What Does it Take to Be an Automotive Specialty Technician?
Job Description: Repair only one system or component on a vehicle, such as brakes, suspension, or radiator.
Life As an Automotive Specialty Technician: What Do They Do?
- Align wheels, axles, frames, torsion bars, and steering mechanisms of automobiles, using special alignment equipment and wheel-balancing machines.
- Test electronic computer components in automobiles to ensure proper operation.
- Service or repair butane gas, ethanol, methane, or other alternative or biofuel systems.
- Service biodiesel fuel tanks for algae or sludge accumulation by cleaning, changing filters, or adding algaecides.
- Repair or replace defective ball joint suspensions, brake shoes, or wheel bearings.
- Tune automobile engines to ensure proper and efficient functioning.
Automotive Specialty Technician Required Skills
These are the skills Automotive Specialty Technicians say are the most useful in their careers:
Repairing: Repairing machines or systems using the needed tools.
Troubleshooting: Determining causes of operating errors and deciding what to do about it.
Operation and Control: Controlling operations of equipment or systems.
Critical Thinking: Using logic and reasoning to identify the strengths and weaknesses of alternative solutions, conclusions or approaches to problems.
Operation Monitoring: Watching gauges, dials, or other indicators to make sure a machine is working properly.
Judgment and Decision Making: Considering the relative costs and benefits of potential actions to choose the most appropriate one.
Related Job Titles
- Automotive Accessory Installer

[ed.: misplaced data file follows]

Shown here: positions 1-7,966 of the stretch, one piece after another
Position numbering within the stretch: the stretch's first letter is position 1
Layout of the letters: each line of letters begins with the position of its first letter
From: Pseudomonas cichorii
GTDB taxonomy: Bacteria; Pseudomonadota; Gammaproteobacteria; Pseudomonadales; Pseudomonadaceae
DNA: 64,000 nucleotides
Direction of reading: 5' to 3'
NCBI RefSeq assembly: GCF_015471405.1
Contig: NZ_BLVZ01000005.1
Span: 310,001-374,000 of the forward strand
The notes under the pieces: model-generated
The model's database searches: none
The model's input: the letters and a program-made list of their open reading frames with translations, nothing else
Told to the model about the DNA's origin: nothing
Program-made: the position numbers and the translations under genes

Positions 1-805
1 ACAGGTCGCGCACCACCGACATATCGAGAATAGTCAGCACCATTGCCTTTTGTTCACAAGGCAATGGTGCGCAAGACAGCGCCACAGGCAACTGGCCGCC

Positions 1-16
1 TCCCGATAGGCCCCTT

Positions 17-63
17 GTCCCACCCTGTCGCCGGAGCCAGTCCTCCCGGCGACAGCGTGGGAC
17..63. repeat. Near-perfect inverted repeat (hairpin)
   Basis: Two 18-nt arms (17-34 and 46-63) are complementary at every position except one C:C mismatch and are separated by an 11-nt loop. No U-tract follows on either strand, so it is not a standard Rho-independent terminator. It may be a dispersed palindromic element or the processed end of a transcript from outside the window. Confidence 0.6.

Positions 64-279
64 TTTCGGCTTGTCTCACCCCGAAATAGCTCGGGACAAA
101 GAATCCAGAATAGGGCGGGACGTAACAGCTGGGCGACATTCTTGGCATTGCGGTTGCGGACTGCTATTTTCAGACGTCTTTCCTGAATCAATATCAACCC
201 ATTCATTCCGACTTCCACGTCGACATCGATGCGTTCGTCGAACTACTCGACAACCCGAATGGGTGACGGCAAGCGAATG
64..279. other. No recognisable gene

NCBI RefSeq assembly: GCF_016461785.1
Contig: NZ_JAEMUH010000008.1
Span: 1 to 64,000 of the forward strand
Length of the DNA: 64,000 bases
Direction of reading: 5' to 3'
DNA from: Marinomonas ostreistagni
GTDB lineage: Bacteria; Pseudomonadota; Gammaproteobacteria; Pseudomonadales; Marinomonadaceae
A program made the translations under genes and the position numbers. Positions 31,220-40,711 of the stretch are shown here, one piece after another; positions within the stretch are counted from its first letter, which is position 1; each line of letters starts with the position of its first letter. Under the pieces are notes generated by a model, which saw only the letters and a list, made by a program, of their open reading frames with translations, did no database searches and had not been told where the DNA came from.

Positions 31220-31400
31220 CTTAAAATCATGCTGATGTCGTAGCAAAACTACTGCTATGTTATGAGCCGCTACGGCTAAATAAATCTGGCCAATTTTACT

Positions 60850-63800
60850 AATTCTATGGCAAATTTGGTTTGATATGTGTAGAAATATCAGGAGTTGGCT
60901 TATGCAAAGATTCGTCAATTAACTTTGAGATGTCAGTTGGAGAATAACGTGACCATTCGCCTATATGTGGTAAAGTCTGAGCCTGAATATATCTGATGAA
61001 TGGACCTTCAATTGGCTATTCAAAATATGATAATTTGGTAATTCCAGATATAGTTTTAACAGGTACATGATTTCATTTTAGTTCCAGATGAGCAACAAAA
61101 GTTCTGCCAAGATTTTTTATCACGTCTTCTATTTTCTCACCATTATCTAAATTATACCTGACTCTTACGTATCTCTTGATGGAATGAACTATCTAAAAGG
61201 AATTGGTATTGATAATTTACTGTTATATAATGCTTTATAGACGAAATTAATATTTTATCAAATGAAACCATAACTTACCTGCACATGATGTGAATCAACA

- Hydraulic Specialist
- Power Brake Rebuilder
- Motor Electrician
- Automatic Window Seat and Top Lift Repairer
Automotive Specialty Technician Employment Estimates
In the United States, there were 749,900 jobs for Automotive Specialty Technician in 2016. New jobs are being produced at a rate of 6.1% which is above the national average. The Bureau of Labor Statistics predicts 45,900 new jobs for Automotive Specialty Technician by 2026. Due to new job openings and attrition, there will be an average of 75,600 job openings in this field each year.
The states with the most job growth for Automotive Specialty Technician are Utah, Georgia, and Idaho. Watch out if you plan on working in District of Columbia, Maine, or Kansas. These states have the worst job growth for this type of profession.
Automotive Specialty Technician Salary
The average yearly salary of an Automotive Specialty Technician ranges between $23,420 and $66,950.
Automotive Specialty Technicians who work in District of Columbia, Alaska, or New Jersey, make the highest salaries.
How much do Automotive Specialty Technicians make in each U.S. state?
|State||Annual Mean Salary|
|District of Columbia||$59,350|
Tools & Technologies Used by Automotive Specialty Technicians
Although they’re not necessarily needed for all jobs, the following technologies are used by many Automotive Specialty Technicians:
- Microsoft Excel
- Microsoft Word
- Microsoft Office
- Microsoft Outlook
- Data entry software
- Microsoft Windows
- Database software
- IBM Notes
- Scheduling software
- Internet browser software
- Estimating software
- Technical manual database software
- Snap-On ShopKey
- Alliance Automotive Shop Controller
- Online service manual database software
Becoming an Automotive Specialty Technician
What kind of Automotive Specialty Technician requirements are there?
What work experience do I need to become an Automotive Specialty Technician?
Where Automotive Specialty Technicians Work
Below are examples of industries where Automotive Specialty Technicians work:
Those thinking about becoming an Automotive Specialty Technician might also be interested in the following careers:
Those who work as an Automotive Specialty Technician sometimes switch careers to one of these choices:
More about our data sources and methodologies.
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